A Flat Pyramid Scheme

In the course of checking a claim by Congressman Jim Langevin, C. Eugene Emery, Jr., offers this explanation of the calculation behind the “multiplier effect” allowing Democrats to claim, as Langevin did, “for every $1 we spend on unemploymen t benefits, $1.90 is put into our economy”:

When you give $1 to people who have lost their jobs and they have run out of savings, those dollars get spent. So Mary gives it to Mike down the street to buy some of his fruits and vegetables. Mike, who relies on customers like Mary, might put 25 cents in the bank but use the rest to buy seed and fertilizer from Tom’s store in town. Tom might save a dime of the 75 cents he got from Mike but use the remaining 60 cents for a new pair of glasses.
When economists calculate the gross domestic product, they add up all those transactions (excluding the amount set aside in savings and money that ends up overseas if you buy foreign goods). In this limited example, Mary’s $1 has added $2.35 ($1 plus 75 cents plus 60 cents) to the gross domestic product. Yes, it’s still just $1, but by passing it along it has helped three people.

For purposes of economic theory, this is an interesting consequence of the definition of the GDP, but in contriving a policy to increase economic activity and employment, it’s not so useful. The GDP calculation does not differentiate between a dollar that Mike spends because Mary transferred her government cash to him and a dollar that Mike pulls out of his savings because he thinks investing in his business is a better strategy. To get the economy rolling of its own volition, policies must encourage the latter.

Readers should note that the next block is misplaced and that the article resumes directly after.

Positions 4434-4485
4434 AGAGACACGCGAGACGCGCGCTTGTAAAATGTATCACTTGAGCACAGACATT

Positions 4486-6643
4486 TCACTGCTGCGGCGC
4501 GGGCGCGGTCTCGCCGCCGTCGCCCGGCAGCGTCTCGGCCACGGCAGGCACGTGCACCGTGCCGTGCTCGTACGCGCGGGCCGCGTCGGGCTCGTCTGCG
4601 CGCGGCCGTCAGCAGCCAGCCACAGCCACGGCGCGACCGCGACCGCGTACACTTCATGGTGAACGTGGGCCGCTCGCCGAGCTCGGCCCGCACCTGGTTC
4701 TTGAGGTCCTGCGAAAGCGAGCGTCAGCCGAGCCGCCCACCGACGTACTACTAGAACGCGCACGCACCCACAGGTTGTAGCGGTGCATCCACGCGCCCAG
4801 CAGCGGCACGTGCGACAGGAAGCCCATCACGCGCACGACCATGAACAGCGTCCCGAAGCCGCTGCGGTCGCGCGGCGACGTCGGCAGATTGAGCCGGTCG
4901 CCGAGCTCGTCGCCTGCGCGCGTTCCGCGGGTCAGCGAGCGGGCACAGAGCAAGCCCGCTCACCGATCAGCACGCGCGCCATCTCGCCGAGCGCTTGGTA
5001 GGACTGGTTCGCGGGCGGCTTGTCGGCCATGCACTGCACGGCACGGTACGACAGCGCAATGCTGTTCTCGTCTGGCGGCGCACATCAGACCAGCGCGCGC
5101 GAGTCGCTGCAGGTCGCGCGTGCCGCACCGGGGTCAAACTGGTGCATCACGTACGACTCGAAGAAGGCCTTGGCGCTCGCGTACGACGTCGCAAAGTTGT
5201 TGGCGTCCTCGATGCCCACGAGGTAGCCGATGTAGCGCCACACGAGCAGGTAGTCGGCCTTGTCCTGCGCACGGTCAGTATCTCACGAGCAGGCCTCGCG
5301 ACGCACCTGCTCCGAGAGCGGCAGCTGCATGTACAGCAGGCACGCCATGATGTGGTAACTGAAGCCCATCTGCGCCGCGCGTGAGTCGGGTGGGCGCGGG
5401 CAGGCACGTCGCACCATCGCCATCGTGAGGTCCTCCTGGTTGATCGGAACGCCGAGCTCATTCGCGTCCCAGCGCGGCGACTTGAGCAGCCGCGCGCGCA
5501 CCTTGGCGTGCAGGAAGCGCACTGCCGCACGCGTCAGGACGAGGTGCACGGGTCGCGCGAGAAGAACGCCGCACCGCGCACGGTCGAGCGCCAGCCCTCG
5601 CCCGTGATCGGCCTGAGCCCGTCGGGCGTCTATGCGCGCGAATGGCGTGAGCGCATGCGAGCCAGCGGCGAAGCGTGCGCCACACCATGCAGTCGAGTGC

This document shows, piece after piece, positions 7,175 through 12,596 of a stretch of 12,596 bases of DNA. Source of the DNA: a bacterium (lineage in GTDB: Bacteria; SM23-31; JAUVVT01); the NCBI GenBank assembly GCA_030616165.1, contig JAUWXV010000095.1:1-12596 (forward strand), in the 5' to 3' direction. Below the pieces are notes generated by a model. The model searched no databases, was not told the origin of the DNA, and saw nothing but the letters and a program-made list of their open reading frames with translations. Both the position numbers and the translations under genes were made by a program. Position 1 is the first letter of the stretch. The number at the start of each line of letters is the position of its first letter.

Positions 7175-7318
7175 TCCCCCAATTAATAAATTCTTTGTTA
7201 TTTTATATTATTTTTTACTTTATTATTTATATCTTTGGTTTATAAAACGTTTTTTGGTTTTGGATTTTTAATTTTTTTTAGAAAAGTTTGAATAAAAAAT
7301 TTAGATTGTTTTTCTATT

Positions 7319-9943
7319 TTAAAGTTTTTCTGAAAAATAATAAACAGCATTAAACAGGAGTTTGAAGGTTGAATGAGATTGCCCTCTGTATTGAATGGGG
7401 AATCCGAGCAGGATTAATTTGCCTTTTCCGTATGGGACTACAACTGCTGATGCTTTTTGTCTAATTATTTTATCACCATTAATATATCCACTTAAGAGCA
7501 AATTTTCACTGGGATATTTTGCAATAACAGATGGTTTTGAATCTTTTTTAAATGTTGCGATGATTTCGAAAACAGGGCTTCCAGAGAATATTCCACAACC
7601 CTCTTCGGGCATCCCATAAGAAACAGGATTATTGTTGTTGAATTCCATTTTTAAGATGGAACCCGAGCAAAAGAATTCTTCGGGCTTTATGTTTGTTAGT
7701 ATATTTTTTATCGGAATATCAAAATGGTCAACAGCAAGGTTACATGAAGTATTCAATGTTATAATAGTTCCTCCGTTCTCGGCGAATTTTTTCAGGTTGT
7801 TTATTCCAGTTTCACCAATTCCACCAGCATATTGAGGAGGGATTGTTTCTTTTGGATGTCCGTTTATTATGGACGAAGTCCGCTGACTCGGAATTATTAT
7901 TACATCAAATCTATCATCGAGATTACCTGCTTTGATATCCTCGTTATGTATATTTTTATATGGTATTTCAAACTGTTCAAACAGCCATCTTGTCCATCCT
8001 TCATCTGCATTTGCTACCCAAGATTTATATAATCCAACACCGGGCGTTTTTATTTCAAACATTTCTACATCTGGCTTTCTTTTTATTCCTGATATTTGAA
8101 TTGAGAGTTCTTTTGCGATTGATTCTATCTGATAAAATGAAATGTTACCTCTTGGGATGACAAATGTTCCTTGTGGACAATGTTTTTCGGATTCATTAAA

Since a government in deficit has no savings of its own, it must take Mary’s dollar from somebody else, whether decreasing some other expenditure, increasing taxes, or borrowing from the future. That means that Mike might reasonably expect the personal profits from his business to decrease, encouraging him to find other things to do with his money than invest in his economic output (savings, foreign transactions, etc.).
Whether we continue to extend unemployment benefits is more a moral question than an economic one. But on the economic side, priority number 1 ought to be encouraging business owners and entrepreneurs to take on the risk that ultimately provides folks like Mary with employment.

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Phil
Phil
11 years ago